By the early 1990s, many major companies showed interest in commercializing VAAM as a sports drink for athletes. But problems with flavor and financial feasibility persisted. “Amino acids have a very bitter taste, like raw fish,” explains Abe. Furthermore, except for a select few amino acids like glycine, glutamic acid and lysine produced in industrial quantities and used in animal feed and food additives, many VAAM components were not available in large quantities.

A felicitous partnership with the food company Meiji Dairies and biotech giant Kyowa Hakko eventually resolved these problems. Kyowa developed efficient techniques for fermenting many more amino acids en masse and extracting others from bird feathers. Larval saliva contains a lot of trehalose, a natural sugar, so Abe decided to introduce the same sweetener to VAAM, which significantly improved its taste. More good news came when a Japanese company succeeded in cheaply manufacturing trehalose from starch.

The first product named VAAM (without the italicized ‘V’) was launched in Japan in September 1995. It contained 3 grams of the amino acid mixture diluted in a small silver can with a bold-colored logo. The brand became so successful that Meiji Dairies released a whole range of sister products, from VAAM Powder to VAAM Jelly Diet Special and Super VAAM. VAAM was everywhere—in drugstores, health food shops and convenience stores. Even Olympic athletes were drinking VAAM, culminating in the long-distance runner Naoko Takahashi’s gold-medal win at the 2000 Sydney Olympics.

Success story

small image of VAAM

VAAM products

© 2015 Meiji Co., Ltd.

VAAM is one of several commercially successful products that have originated from RIKEN, including the detergent Attack that contains an enzyme discovered at the institution, says Ryosuke Furubayashi, deputy director of the Collaborations Division and head of the Technology Transfer Office that secures patent rights from RIKEN’s research activities and transfers them to industry, as well as providing support and information for researchers about the demands of industry.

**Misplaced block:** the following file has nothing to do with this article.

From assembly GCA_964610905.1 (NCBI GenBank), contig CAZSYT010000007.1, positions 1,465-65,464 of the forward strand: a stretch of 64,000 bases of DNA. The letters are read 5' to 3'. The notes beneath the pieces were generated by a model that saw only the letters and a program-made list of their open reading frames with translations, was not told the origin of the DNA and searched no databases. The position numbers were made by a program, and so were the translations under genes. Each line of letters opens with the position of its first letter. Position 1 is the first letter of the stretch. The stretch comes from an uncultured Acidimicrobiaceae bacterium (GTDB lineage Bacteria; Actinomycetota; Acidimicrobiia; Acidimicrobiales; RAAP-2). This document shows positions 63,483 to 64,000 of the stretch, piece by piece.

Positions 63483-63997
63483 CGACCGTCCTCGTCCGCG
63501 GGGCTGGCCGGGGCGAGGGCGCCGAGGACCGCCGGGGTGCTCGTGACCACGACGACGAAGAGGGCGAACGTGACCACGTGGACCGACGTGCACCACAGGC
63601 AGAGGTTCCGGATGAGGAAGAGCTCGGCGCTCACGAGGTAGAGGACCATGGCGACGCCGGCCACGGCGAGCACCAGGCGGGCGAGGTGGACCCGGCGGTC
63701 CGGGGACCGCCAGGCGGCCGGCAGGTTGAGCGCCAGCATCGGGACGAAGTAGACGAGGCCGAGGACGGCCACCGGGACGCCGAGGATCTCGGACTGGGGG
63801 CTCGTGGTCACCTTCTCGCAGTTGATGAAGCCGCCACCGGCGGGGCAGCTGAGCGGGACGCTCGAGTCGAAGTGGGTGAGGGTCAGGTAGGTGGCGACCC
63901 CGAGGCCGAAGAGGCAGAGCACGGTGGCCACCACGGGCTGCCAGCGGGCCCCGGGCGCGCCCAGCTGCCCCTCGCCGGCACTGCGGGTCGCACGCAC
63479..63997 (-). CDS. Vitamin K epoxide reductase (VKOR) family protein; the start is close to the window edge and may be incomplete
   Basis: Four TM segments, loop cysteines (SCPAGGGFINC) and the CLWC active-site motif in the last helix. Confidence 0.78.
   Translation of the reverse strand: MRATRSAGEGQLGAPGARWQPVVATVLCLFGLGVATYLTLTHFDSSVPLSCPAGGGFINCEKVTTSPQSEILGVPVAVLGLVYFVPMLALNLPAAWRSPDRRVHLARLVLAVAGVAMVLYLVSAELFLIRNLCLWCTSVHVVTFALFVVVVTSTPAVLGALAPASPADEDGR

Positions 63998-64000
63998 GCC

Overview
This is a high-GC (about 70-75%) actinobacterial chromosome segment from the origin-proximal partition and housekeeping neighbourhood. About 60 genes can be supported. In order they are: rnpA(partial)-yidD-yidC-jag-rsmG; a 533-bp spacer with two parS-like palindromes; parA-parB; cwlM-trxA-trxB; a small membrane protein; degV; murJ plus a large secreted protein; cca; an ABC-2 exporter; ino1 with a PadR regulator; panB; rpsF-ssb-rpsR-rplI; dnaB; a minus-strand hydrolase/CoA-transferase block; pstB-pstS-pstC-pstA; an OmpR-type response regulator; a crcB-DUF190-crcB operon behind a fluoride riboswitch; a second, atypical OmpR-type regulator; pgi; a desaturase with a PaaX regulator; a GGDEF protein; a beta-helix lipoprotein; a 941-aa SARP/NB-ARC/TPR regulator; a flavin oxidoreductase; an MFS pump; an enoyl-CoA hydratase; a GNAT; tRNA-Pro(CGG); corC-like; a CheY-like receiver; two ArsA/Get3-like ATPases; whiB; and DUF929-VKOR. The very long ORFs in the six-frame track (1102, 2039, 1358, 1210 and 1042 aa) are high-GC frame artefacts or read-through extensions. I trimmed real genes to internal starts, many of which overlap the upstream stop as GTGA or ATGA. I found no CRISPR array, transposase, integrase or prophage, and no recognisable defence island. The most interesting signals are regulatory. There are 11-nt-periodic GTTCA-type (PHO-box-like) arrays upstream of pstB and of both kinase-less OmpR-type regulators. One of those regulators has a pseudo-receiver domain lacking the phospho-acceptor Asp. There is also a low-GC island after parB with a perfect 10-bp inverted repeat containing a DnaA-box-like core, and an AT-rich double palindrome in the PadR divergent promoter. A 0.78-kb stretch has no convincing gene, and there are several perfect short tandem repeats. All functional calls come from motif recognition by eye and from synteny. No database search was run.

“Compared to ten years ago, RIKEN today is more focused on investing resources in inventions that are attractive to industry,” he says. This means that while the number of patents filed has plateaued over the years, the amount of money RIKEN earns from these patents is increasing. Collaborations with industry have also matured to include the establishment of long-term joint research centers or laboratories customized to the needs of a specific company.

More than 30 years since his near-death experience, Abe is still trying to understand the unique properties of VAAM. Most recently, he has characterized its effect on gene expression. An intervention study on sedentary women above the age of 60 by researchers at the University of Tsukuba in 2008 suggests that VAAM could also benefit non-athletes and the elderly. Abe offers himself as an example of one of VAAM’s most loyal consumers: “You should drink it too,” he says.